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Reversible LCD thins cell phones

02 Mar 2004

One LCD can display images on both sides thanks to transparent backlights.

Japan’s Mitsubishi Electric has developed a “reversible” liquid crystal display (LCD) that can display images on both its front and rear surfaces. The firm says this could provide a lighter, thinner and cheaper alternative to the two separate displays that many folding cell phones use today.

The secret is that the reversible LCD makes use of two transparent backlights. This means that it contains only one liquid crystal glass panel, which is sandwiched between the backlights.

Many folding cell phones have two displays: a large, main display and a smaller sub-display, which is used when the handset is folded shut. As LCD backlights usually have non-transparent white diffusible light guide plates, conventional designs require two separate LCDs in order to display images on both surfaces.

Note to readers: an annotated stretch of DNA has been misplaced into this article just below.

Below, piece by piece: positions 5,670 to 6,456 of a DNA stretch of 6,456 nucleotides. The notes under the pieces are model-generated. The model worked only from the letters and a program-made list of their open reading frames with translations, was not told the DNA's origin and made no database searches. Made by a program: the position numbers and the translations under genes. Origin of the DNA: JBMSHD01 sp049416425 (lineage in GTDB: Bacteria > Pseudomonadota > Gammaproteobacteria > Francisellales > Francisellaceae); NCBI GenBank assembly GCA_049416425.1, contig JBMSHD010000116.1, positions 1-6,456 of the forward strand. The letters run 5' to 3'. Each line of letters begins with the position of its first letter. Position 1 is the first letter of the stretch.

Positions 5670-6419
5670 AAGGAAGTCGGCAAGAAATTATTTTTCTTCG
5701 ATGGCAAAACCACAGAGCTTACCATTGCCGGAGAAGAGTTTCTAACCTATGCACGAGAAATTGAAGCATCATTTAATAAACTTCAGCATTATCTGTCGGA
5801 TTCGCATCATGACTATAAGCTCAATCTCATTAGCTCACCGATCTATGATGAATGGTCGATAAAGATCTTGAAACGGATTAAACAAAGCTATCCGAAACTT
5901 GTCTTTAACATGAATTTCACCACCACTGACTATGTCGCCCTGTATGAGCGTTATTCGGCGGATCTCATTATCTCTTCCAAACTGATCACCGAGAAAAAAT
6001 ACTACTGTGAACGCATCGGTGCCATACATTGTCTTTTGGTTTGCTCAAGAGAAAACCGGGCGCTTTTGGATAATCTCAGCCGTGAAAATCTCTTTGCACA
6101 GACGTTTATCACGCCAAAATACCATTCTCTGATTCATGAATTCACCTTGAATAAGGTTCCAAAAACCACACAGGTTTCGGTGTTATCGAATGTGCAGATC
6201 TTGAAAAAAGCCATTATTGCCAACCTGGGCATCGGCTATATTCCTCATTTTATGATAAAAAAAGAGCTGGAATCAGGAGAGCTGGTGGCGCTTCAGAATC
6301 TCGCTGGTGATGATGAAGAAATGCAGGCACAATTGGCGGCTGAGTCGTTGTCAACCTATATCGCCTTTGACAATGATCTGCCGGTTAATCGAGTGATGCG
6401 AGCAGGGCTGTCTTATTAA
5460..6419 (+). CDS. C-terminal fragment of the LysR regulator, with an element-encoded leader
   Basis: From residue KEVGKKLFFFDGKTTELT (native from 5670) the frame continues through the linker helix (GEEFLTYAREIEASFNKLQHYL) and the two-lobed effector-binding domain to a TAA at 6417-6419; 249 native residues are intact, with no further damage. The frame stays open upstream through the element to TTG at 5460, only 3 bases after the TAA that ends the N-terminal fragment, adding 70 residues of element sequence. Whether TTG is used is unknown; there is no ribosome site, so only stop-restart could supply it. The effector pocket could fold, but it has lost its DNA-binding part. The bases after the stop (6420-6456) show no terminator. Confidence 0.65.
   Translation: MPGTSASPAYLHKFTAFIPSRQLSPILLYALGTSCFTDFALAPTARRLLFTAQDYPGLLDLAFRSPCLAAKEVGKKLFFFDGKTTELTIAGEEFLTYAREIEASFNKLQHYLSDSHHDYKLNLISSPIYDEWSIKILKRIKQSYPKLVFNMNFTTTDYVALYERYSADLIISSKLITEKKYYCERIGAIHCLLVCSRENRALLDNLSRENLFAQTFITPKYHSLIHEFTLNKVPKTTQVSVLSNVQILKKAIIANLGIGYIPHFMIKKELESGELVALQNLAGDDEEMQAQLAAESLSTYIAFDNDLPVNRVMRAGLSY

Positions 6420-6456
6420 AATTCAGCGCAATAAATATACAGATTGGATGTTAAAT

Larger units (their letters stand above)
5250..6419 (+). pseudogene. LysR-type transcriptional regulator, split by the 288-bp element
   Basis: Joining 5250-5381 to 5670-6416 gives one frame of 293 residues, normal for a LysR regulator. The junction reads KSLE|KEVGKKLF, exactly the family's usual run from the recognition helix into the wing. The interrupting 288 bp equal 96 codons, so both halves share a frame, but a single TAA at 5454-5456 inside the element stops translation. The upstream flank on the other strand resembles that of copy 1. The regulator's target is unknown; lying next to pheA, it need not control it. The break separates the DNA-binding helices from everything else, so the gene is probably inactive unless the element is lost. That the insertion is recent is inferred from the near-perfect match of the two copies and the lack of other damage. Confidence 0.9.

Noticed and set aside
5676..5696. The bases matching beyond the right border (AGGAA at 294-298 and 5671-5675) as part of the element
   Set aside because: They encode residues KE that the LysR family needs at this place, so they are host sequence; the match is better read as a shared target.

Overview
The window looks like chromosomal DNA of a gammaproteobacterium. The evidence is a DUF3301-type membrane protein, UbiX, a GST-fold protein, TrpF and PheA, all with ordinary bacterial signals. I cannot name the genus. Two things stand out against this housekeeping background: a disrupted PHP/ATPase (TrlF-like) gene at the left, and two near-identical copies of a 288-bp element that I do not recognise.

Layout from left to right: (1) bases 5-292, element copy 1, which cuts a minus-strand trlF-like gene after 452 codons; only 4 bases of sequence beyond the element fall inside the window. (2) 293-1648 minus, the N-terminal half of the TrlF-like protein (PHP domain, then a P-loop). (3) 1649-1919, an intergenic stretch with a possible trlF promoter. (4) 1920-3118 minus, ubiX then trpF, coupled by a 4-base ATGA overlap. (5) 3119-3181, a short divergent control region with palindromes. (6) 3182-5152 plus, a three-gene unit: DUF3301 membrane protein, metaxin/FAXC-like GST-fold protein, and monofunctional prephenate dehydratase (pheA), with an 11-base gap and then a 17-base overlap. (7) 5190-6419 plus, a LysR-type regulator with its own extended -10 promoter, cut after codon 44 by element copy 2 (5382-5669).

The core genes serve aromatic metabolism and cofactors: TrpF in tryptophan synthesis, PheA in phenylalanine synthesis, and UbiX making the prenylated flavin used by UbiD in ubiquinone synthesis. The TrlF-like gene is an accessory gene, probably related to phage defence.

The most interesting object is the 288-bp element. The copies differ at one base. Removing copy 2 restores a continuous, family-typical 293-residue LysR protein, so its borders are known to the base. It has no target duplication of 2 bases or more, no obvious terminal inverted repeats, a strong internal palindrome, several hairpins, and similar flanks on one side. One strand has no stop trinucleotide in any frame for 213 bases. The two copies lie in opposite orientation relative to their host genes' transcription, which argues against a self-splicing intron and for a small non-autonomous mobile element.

In contrast, the light guide plates in Mitsubishi’s backlights are made up of invisible fine light reflecting prisms which appear transparent when switched off and bright when switched on. Switching the transparent backlights on or off enables the LCD to display images on its front side, rear side or on both at the same time.

The display is said to have a brightness of 150 cd/m2, which is equivalent to that of conventional LCD modules. Image quality is also said to rival that of conventional module designs.

The company has filed for four Japanese patents relating to this technology and one patent is currently pending outside Japan. The company is now looking for potential customers.

Siân Harris is features editor of Opto & Laser Europe magazine.

SPECTROGON ABBristol Instruments, Inc.Diverse Optics Inc.G&HUniverse Kogaku America Inc.Synopsys, Optical Solutions GroupTechnoTeam Vision USA Inc.
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